Regulatory reforms, supply chain turmoil, new technologies, and broader geopolitical, social and economic changes are just some of the risks shaping the insurance landscape in New Zealand and across the region.
Ahead of ANZIIF’s New Zealand Liability Conference, Crombie Lockwood’s deputy head of financial & professional risks Amanda Halfacree, and Duncan Cotterill partner Aaron Sherriff reveal seven emerging liability trends on the conference agenda.
1. New legislation governing insurance contracts
The New Zealand Government is currently consulting on a draft Insurance Contracts Bill.
‘[The Bill] has the goal of consolidating and modernising existing insurance legislation in New Zealand,’ Sherriff says. ‘It follows on from reforms in the UK a decade-or-so ago and, more recently, in Australia.’
Sherriff says there are four main areas of change that will affect the liability space: insureds’ duty of disclosure, unfair contract terms, plain language policy documents, and the duty of utmost good faith.
‘The changes in the terms of duty of disclosure at the inception of a policy are of particular interest to liability insurers,’ Sherriff says.
‘They will put a greater obligation on insurers to ask specific questions of consumers in order to obtain relevant material information. Open-ended questions, such as “is there anything else we should know?” won’t carry any weight.’
2. Supply chain reaction
The pandemic and conflict in Eastern Europe have brought about restrictions on immigration and global mobility, concerns around trade and considerable stresses on the supply chain from labour shortages to skyrocketing fuel and energy prices.
Like many other countries, New Zealand is experiencing economic uncertainty and high inflation as a result.
New Zealand’s geographical isolation means there is little physical risk to exports and imports.
However, longer journeys mean that the global rise in fuel prices is having a disproportionate impact on transport costs.
There’s also a danger that freight transporters may decide to avoid New Zealand completely, creating a significant risk that goods will not be delivered on time, if at all.
3. A ’perfect storm’ of D&O claims
Some industries are bearing the brunt of long delays as a result of these supply chain issues.
The manufacturing and building industries, which have historically operated on a just-in-time-delivery approach, have been hit particularly hard.
‘Many smaller construction companies are now becoming insolvent or are simply ceasing to trade,’ Sherriff says.
‘Some of the more significant directors and officers (D&O) insurance cases we’ve seen in courts recently have involved construction companies and the difficult question of when it is and isn’t appropriate to keep on trading.’
Increasingly, blame is falling on people who have run failed companies, which means that D&O insurance is both vital and increasingly difficult to obtain.
‘There is a perfect storm of conditions for potential claims on D&O policies but, as yet, it’s impossible to say whether these will eventuate,’ Sherriff says.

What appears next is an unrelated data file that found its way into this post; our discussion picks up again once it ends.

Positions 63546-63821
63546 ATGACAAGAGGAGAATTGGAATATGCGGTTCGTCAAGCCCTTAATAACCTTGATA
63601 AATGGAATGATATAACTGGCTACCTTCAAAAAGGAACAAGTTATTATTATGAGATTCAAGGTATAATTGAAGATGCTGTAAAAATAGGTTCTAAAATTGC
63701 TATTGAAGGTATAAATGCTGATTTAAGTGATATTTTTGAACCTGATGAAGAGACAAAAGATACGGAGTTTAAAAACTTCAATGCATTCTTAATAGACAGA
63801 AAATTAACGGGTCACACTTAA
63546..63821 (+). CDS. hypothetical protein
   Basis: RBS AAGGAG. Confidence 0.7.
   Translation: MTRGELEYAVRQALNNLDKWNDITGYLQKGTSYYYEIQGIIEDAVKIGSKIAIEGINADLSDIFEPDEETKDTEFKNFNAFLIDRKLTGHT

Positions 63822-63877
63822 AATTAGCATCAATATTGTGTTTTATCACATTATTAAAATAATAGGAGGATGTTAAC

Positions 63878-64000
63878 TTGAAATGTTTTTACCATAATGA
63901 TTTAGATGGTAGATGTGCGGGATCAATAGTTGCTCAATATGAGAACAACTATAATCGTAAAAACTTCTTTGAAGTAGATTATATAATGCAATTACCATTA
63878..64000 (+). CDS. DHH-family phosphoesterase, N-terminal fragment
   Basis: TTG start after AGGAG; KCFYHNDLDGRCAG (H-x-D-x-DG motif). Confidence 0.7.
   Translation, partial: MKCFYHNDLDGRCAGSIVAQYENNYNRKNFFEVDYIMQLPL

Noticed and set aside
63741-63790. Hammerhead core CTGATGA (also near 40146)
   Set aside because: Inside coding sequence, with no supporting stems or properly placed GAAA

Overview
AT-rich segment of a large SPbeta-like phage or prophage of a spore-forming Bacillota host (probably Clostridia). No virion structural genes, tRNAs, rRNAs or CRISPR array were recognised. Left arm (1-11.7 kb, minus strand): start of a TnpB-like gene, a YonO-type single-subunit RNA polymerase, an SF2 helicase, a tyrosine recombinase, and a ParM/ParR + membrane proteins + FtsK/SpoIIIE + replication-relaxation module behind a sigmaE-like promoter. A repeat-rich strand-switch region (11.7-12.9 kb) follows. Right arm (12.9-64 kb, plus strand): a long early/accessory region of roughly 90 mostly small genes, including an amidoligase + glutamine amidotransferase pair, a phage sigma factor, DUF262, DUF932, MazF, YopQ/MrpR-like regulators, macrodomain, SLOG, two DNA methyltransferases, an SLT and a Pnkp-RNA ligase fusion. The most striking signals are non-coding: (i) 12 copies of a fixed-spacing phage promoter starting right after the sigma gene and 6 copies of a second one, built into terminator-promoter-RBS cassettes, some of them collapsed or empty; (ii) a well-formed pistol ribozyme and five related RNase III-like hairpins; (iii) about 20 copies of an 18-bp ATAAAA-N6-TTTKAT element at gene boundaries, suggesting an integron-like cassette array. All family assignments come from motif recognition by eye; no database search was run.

4. Growing ESG responsibilities
The New Zealand Government has passed legislation making climate-related disclosures mandatory for large publicly listed companies, insurers, banks, non-bank deposit takers and investment managers.
‘This will affect insurers in terms of their own reporting, and also responsibilities relating to how the companies they’re looking to insure deal with their own environmental, social and governance (ESG) obligations,’ Halfacree says.
‘They also need to consider the potential impact on D&O cover in the future as the sectors affected are bound to broaden out over time.’
5. The problem with cyber’s risk profile
Cybercrime has been on the risk radar for quite some time — certainly too long to be considered an ‘emerging’ risk.
And yet, Halfacree points out, it also remains an area that is vastly uninsured. ‘There’s still only 9–15 per cent penetration, which is very low considering the risks affect every business,’ she says.
‘This is making cyber insurance much more difficult to underwrite effectively — to provide reasonable cover for a reasonable price. I think cyber insurance is going have to evolve quickly to make this possible as exposures continue to change.’
6. Long-term impacts of WFH
An emerging concern for liability insurers is the potential impact of long-term remote working on professional indemnity claims.
‘The switch from office to home happened so quickly no one had time to prepare,’ Halfacree says.
‘As yet, we only have anecdotal evidence but we know, for example, that it’s hard to get the same quality of feedback on training, or the same level of supervision. In terms of emerging risk, this is one worth watching.’
7. Geopolitical turmoil never too far from home
So far, the Russia—Ukraine conflict has had very little direct geopolitical impact on New Zealand. However, as we’ve seen, situations can change quickly.
‘Insurers need to keep everything in the geopolitical environment on the radar,’ Halfacree says.
‘In the same way insurers have spent quite a lot of time in last couple of years trying to limit cyber exposure to cyber policies, there’s a move to limit geopolitical issues to political risk policies.’